In a March 19, 2014 Order, the Court granted Defendants leave to file a second motion for summary judgment in light of the Ninth Circuit's recent en banc decision in Peralta v. Dillard, 744 F.3d 1076 (9th Cir. 2014), which held that a lack of resources is a defense to liability for constitutional violations if an official could not procure the resources necessary to prevent the violation. (Doc. 241.) Defendants' second Motion for Summary Judgment and Plaintiff's Cross-Motion for Summary Judgment are now before the Court.

II. Summary Judgment Standard

A court "shall grant summary judgment if the movant shows that there is no genuine dispute as to any material fact and the movant is entitled to judgment as a matter of law." Fed.R.Civ.P. 56(a); see also Celotex Corp. v. Catrett, 477 U.S. 317, 322-23 (1986). Under summary judgment practice, the moving party bears the initial responsibility of presenting the basis for its motion and identifying those portions of the record, together with affidavits, if any, which it believes demonstrate the absence of a genuine issue of material fact. Id. at 323. If the moving party meets its initial responsibility, the burden then shifts to the opposing party who must demonstrate the existence of a factual dispute and that the fact in contention is material, i.e., a fact that might affect the outcome of the suit under the governing law, Anderson v. Liberty Lobby, Inc., 477 U.S. 242, 248 (1986), and that the dispute is genuine, i.e., the evidence is such that a reasonable jury could return a verdict for the non-moving party. Id. at 250; Matsushita Elec. Indus. Co., Ltd. v. Zenith Radio Corp., 475 U.S. 574, 586-87 (1986). The opposing party need not establish a material issue of fact conclusively in its favor; it is sufficient that "the claimed factual dispute be shown to require a jury or judge to resolve the parties' differing versions of the truth at trial." First Nat'l Bank of Arizona v. Cities Serv. Co., 391 U.S. 253, 288-89 (1968).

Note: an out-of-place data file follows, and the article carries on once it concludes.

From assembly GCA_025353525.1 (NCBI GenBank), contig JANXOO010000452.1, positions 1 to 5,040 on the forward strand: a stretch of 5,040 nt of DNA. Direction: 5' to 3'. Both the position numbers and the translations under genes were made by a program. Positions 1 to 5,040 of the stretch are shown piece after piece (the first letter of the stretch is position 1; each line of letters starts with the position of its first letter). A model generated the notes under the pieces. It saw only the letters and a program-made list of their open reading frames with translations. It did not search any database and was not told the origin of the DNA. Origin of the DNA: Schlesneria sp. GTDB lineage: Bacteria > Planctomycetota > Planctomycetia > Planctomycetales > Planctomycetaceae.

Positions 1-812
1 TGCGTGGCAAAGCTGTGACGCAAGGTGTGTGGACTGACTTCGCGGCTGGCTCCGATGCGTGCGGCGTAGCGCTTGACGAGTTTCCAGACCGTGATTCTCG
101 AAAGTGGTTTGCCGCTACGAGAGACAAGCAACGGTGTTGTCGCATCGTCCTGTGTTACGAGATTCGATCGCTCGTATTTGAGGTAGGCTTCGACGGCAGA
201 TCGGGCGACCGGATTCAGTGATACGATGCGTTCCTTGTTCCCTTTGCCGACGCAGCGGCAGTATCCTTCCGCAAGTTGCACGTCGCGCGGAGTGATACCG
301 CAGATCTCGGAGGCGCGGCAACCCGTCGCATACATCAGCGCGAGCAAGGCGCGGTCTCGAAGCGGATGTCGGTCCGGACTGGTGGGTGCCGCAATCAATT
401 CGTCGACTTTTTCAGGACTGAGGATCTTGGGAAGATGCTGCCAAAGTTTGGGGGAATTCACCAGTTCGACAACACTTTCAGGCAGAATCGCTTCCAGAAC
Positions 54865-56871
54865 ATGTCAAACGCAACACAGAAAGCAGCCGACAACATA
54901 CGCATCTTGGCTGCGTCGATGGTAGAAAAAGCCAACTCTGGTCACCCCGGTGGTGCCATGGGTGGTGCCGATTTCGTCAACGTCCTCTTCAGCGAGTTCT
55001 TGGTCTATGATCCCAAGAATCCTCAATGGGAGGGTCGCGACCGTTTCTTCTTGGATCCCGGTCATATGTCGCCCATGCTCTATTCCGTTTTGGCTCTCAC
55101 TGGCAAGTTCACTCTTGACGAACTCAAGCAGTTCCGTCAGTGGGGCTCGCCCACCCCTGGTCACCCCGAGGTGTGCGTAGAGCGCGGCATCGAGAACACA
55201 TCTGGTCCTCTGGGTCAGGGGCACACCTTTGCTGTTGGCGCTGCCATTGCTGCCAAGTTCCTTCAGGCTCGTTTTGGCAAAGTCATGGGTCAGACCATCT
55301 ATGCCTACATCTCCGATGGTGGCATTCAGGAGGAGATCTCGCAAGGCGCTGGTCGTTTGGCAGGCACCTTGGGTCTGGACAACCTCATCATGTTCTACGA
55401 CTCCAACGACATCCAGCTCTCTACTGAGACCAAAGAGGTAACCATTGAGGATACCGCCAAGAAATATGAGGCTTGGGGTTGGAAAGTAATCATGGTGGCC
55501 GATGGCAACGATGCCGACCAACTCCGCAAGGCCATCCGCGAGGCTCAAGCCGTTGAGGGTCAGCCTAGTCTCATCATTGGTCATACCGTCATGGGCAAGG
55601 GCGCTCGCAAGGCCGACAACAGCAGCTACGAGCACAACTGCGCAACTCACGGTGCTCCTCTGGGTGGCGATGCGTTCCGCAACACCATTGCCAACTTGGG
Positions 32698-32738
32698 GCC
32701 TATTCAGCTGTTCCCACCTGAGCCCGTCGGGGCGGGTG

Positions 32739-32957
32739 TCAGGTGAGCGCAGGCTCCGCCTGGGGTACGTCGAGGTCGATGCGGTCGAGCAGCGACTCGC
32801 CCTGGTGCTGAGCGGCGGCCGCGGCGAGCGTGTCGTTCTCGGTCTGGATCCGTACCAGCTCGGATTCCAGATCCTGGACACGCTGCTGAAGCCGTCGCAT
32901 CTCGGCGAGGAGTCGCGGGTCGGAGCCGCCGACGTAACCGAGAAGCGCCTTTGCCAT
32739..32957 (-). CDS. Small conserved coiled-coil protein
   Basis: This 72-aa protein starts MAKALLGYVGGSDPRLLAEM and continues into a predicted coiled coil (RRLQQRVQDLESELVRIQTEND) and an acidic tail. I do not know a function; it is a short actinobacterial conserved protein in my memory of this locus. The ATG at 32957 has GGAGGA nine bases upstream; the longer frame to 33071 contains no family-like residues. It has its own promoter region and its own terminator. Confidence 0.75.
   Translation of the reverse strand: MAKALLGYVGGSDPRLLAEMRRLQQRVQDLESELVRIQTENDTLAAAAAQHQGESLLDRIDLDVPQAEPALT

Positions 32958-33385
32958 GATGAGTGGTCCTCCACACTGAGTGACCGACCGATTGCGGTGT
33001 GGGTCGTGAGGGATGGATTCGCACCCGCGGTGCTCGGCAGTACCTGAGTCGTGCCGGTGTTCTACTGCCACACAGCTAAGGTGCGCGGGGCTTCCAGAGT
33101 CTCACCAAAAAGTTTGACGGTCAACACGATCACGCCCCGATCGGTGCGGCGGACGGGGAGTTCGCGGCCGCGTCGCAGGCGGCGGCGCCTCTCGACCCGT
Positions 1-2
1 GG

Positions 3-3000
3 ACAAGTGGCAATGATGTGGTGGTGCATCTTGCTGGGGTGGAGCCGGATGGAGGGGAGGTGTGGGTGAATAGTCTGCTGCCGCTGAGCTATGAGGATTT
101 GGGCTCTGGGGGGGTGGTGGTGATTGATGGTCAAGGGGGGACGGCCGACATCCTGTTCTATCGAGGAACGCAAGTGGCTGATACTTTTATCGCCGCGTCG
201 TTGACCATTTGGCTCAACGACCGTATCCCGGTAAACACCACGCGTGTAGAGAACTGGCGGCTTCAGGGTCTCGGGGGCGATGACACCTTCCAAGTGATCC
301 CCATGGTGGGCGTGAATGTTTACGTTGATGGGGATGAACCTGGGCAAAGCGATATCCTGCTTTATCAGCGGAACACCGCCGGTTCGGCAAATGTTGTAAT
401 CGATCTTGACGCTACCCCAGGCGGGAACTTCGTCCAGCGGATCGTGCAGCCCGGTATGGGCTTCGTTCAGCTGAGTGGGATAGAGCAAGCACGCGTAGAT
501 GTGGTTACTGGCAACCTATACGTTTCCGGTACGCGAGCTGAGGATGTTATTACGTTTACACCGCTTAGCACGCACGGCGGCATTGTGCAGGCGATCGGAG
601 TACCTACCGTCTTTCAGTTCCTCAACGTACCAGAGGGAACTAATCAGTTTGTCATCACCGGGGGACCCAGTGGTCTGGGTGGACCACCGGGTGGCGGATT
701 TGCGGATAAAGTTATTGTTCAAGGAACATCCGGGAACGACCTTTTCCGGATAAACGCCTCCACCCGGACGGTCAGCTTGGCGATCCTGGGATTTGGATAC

When considering a summary judgment motion, the court examines the pleadings, depositions, answers to interrogatories, and admissions on file, together with the affidavits or declarations, if any. See Fed.R.Civ.P. 56(c). At summary judgment, the judge's function is not to weigh the evidence and determine the truth but to determine whether there is a genuine issue for trial. Anderson, 477 U.S. at 249. The evidence of the non-movant is "to be believed, and all justifiable inferences are to be drawn in his favor." Id. at 255. But, if the evidence of the non-moving party is merely colorable or is not significantly probative, summary judgment may be granted. Id. at 248-49. Conclusory allegations, unsupported by factual material, are insufficient to defeat a motion for summary judgment. Taylor v. List, 880 F.2d 1040, 1045 (9th Cir. 1989). See Soremekun v. Thrifty Payless, Inc., 509 F.3d 978, 984 (9th Cir. 2007) ("[c]onclusory, speculative testimony in affidavits and moving papers is insufficient to raise genuine issues of fact and defeat summary judgment").